Sexual violence is common in humanitarian settings. It may become more acute in the wake of a natural disaster and occurs at every stage of a conflict. The victims are usually women and adolescents, who have often been separated from their families and communities and whose care-taking roles increase their vulnerability to exploitation and abuse. Breakdowns in law and order and in protective societal norms mean that most perpetrators abuse with impunity.
In many conflicts, women’s bodies become battlegrounds, with rape used as a method of warfare to humiliate, dominate or disrupt social ties. In the aftermath of natural disasters, women and young people may be left unaccompanied -- out in the open or in temporary shelters -- at the same time that security lapses lead to increased lawlessness and chaos.
The impact of sexual violence, especially rape, can be devastating. Physical consequences include injuries, unwanted pregnancies, fistula and HIV. Widespread sexual violence is also endemic in many post-conflict situations, where it can perpetuate a cycle of anxiety and fear that impedes recovery. However, because reliable data about sexual violence in these situations is scarce, UNFPA is spearheading efforts to determine the scope of the problem in many different contexts.
Sexual violence is not inevitable. Better policing, involving women in the design of humanitarian assistance, working with displaced communities to develop systems of protection, and ending impunity for perpetrators are just a few of the actions that can help to minimize sexual violence. Information campaigns and community education can help to raise awareness of the issue, stimulate community dialogue, reduce stigma, and encourage survivors to report incidents and seek care. Effective campaigns positively engage men and promote reflection about cultural attitudes and gender inequalities that perpetuate violence against women.
UNFPA’s country offices promote a multi-sectoral, holistic approach to addressing sexual violence in humanitarian settings. Using a survivor-centred and survivor-driven approach, UNFPA provides a wide range of services to encourage social reintegration of survivors, including counseling and assistance with livelihoods. It trains police officers, lawyers and judges to ensure safe and ethical care for survivors, and works with all levels of medical professionals to foster appropriate and timely responses.
Medical treatment is critical for someone who has been sexually assaulted. Survivors need antibiotics to prevent infection and may require treatment for abrasions, tears, or traumatic fistula, a devastating but operable injury that may occur as a result of sexual assault.
In addition to physical injury, women and girls who are raped may be at risk of unwanted pregnancy or sexually transmitted infection. If provided in time, emergency contraception can prevent an unwanted pregnancy, and post-exposure prophylaxis can prevent the transmission of HIV and other sexually transmitted infections.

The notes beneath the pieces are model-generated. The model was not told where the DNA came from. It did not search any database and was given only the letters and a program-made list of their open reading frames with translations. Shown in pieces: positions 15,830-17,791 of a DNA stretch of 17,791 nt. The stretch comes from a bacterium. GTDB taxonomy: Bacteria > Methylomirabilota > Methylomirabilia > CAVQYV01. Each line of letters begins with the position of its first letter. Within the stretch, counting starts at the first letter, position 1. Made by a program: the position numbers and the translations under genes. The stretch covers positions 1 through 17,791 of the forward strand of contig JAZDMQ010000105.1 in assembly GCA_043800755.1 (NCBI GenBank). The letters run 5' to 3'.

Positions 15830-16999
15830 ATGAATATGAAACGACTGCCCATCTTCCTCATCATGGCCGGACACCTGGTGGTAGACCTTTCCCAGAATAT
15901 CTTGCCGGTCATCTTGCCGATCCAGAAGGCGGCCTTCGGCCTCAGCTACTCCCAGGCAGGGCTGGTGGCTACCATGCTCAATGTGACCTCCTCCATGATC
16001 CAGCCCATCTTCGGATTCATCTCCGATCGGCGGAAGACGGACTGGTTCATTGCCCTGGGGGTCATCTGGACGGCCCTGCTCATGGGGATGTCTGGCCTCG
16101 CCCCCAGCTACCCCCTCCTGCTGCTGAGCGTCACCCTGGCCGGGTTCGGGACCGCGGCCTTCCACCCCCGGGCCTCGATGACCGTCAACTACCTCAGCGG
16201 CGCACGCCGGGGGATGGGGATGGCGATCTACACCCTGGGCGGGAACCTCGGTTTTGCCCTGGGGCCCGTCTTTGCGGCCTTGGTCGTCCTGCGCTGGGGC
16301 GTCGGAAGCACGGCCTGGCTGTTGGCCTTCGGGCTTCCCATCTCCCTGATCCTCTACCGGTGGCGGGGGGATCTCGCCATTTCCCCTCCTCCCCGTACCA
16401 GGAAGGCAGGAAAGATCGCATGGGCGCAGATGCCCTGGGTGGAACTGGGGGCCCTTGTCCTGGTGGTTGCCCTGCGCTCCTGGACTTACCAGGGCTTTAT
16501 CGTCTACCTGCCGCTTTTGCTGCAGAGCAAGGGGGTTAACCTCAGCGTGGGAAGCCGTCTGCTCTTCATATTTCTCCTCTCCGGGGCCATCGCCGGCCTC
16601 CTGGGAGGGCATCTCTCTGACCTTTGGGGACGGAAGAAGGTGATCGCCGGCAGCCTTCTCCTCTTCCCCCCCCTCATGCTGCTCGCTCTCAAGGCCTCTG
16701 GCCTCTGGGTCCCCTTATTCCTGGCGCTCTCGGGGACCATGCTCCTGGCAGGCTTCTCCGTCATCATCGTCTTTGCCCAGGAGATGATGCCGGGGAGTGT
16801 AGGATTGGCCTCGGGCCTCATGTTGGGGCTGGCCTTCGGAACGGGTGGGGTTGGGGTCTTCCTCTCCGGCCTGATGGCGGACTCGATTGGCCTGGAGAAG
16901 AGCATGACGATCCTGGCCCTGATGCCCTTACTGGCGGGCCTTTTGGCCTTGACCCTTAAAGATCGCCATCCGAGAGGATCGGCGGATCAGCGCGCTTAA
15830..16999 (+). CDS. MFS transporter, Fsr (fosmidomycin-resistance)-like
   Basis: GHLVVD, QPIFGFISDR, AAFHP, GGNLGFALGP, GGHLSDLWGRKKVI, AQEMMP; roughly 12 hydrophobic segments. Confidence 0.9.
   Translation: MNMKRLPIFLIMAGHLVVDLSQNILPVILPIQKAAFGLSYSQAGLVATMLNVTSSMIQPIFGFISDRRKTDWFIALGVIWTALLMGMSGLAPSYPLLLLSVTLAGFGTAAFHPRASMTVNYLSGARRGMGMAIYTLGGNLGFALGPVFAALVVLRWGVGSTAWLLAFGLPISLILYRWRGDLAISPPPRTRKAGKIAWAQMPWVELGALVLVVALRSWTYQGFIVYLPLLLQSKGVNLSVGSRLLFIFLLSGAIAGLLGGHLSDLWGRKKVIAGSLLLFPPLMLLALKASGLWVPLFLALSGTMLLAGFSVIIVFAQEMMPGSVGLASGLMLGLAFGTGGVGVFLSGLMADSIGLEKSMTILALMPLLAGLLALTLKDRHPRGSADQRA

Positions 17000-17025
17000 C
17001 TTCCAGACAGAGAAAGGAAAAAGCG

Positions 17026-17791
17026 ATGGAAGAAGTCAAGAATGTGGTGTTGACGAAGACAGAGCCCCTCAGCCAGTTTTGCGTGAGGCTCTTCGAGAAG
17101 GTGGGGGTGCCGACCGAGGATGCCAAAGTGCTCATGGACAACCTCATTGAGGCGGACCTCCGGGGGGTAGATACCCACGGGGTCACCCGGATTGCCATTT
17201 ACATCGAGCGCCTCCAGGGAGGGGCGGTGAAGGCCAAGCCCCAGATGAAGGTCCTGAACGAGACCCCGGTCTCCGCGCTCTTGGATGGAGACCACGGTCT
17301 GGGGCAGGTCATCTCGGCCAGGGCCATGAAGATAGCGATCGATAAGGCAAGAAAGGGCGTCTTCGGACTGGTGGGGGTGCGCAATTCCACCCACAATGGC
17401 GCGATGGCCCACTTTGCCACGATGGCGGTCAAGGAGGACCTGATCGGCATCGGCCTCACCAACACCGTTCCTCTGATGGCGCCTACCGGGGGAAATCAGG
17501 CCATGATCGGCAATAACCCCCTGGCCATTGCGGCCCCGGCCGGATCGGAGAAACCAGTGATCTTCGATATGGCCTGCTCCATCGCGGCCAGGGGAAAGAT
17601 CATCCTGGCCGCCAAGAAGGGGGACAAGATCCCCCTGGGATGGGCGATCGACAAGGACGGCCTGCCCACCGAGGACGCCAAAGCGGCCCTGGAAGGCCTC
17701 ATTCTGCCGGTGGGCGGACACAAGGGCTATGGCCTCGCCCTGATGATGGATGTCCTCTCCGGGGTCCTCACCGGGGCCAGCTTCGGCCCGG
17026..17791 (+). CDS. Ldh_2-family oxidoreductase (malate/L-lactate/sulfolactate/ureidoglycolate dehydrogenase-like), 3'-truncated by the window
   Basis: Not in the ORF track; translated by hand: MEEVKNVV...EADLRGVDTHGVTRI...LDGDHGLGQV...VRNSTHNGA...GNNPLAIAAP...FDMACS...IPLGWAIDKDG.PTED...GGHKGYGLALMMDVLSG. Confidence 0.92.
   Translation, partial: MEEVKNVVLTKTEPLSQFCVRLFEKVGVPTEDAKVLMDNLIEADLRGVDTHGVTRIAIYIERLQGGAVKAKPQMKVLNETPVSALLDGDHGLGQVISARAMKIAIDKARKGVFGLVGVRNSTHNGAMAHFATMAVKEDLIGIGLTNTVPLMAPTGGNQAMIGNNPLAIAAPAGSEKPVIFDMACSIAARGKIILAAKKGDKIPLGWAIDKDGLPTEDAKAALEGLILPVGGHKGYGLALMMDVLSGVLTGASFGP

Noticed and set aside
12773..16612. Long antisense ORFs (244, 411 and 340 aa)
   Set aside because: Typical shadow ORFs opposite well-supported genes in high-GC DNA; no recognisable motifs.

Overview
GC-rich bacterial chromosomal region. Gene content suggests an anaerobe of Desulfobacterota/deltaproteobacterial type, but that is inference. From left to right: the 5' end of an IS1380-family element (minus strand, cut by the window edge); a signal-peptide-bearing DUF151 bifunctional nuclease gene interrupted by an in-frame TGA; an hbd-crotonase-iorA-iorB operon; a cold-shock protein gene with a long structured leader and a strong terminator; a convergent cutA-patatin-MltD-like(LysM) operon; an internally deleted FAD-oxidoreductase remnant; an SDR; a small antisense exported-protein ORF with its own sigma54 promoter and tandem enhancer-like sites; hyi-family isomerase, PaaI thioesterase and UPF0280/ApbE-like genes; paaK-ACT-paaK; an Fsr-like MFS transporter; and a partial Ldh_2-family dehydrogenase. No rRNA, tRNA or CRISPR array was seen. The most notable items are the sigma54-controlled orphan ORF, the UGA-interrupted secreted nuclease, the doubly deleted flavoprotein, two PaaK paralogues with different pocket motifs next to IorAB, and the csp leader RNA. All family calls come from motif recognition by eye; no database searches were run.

Much of UNFPA's work to address the issue of gender-based violence in humanitarian contexts is in the field of health response, and training other first responders (such as police and community or women’s advocates) to more effectively care for sexual violence survivors. For example:
At the global level, in late 2007 UNFPA partnered with UNICEF to lead two regional "Caring for Survivors" workshops, in Timor-Leste and Jordan. The training focuses on building knowledge and skills in various aspects related to how responders communicate and interact with sexual violence survivors in conflict-affected settings. At the heart of this process is the emphasis on understanding and demonstrating a survivor-centred attitude, and using survivor-centred communication skills.
Since 2005, UNFPA and UNHCR have partnered to conduct trainings for health care providers working in refugee, internally-displaced person and other humanitarian settings on the clinical management of rape survivors. The two-day curriculum includes modules on taking a survivor's history, collecting forensic evidence, examining a survivor and prescribing treatment, including emergency contraception, treatment of sexually transmitted infections and post-exposure prophylaxis to prevent the transmission of HIV. To date, UNFPA has conducted four regional training-of-trainers workshops in Geneva, Johannesburg, Nairobi and Cairo. Of those who have been trained as trainers, many are now actively engaged in training health providers in Nepal, Haiti, Liberia, Sudan, Zimbabwe and Cote d'Ivoire (among other countries). In addition, national trainings were conducted in over 10 countries, reaching nearly 500 heath-care providers.
In late September 2005, as part of the humanitarian reform process, UNFPA was tasked with coordinating gender-based violence issues in humanitarian settings. Proper coordination of this complicated issue, which often engages a wide range of UN and other actors, is vital to ensuring that survivors receive adequate care, and that prevention efforts are varied, wide-reaching and appropriate. As a development agency with growing experience in humanitarian settings, UNFPA continues to forge new partnerships and to increase its human resources and technical capacities to scale up its coordination efforts.